Low-Income Designated Credit Unions
Many credit unions provide valuable access to financial services for people of all income levels, including those underserved or unserved by traditional financial institutions. Credit unions serving predominately persons qualifying as “low-income members” are awarded NCUA’s “low-income designation” and are afforded certain benefits provided for by law, including:
- accepting non-member deposits from any source
- offering secondary capital accounts
- qualifying for exceptions from the aggregate loan limit for member business loans
- participating in NCUA’s Community Development Revolving Loan Program providing both loans and grants for technical assistance. For more information, visit NCUA’s Office of Credit Union Resources and Expansion (opens new window) page.
What is a Low-Income Credit Union (LICU)?
A LICU is a credit union in which a majority of its membership (50.01%) qualifies as low-income members as defined in Section 701.34 of NCUA Rules and Regulations (opens new window). Low-income members are those who earn 80 percent or less than the median family income or total median earnings for individuals for the metropolitan area where they live, or the national metropolitan area, whichever is greater. For non-metropolitan areas, the figures for the state-wide non-metropolitan area or the national non-metropolitan area are used, whichever is greater.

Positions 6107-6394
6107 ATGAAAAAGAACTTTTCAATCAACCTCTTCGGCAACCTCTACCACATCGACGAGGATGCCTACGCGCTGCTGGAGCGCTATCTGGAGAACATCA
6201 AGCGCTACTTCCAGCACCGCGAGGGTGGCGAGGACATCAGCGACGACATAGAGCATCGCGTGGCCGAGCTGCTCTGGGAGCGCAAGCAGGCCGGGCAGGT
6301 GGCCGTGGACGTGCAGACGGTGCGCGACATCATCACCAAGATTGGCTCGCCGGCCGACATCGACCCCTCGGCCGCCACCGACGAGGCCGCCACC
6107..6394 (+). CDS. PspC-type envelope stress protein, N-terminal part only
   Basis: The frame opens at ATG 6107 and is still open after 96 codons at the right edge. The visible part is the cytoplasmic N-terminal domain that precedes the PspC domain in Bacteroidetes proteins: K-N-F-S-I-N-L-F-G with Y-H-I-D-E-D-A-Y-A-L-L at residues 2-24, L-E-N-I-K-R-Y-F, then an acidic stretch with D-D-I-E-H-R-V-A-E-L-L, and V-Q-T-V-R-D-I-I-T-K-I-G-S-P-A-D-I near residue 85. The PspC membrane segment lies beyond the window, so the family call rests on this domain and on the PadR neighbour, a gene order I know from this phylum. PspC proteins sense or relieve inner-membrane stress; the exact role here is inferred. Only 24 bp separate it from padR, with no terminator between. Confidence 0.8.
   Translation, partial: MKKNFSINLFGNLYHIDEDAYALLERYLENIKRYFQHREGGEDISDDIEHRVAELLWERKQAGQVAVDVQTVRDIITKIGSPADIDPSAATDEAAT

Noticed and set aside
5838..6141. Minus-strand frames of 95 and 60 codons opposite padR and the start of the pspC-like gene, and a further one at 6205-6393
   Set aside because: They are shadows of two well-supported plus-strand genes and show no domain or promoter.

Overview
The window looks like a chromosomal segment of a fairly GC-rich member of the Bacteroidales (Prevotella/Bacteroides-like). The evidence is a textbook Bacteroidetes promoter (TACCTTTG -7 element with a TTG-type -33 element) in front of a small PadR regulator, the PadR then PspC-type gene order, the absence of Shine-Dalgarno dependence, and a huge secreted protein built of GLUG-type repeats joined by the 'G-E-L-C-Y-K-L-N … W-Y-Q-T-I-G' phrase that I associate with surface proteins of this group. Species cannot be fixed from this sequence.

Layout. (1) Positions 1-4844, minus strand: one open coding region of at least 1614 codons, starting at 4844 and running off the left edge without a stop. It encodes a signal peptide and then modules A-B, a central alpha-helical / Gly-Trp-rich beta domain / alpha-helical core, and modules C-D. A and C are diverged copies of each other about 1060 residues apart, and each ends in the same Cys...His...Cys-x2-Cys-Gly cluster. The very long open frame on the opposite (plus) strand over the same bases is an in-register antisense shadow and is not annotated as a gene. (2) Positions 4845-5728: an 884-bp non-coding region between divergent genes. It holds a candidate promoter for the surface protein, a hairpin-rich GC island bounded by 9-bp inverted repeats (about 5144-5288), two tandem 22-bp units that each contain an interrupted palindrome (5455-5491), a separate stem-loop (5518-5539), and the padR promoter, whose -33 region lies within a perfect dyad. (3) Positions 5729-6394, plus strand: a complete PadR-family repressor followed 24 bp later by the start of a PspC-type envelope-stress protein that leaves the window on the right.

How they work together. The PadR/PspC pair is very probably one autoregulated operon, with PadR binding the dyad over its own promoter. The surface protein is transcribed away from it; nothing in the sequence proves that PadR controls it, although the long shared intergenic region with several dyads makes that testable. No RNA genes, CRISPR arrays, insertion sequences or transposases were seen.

If you would like to locate LICUs in your area or determine if a credit union may qualify for NCUA’s low-income designation, contact NCUA’s Office of Consumer Financial Protection.
What are Community Development Credit Unions (CDCUs)?
The term "CDCU" is not a term used in the Federal Credit Union Act or NCUA’s regulations. Credit unions using this term generally define themselves as a credit union dedicated to serving and revitalizing low-income communities.
Characteristics of LICUs, CDCUs and the Members They Serve
LICUs, and generally CDCUs, serve a membership primarily composed of low-income members. These credit unions face unique challenges, as their members typically have limited financial resources, and have more of a need for one of the following:
- Access to share accounts with low minimum balance requirements
- Access to small dollar loans
- Access to smaller dollar business loans Access to credit building loan products or loans based on having limited, negative, or no credit history; and
- Access to more labor-intensive services, such as money orders, more frequent withdrawals, financial education and/or counseling, check cashing, etc.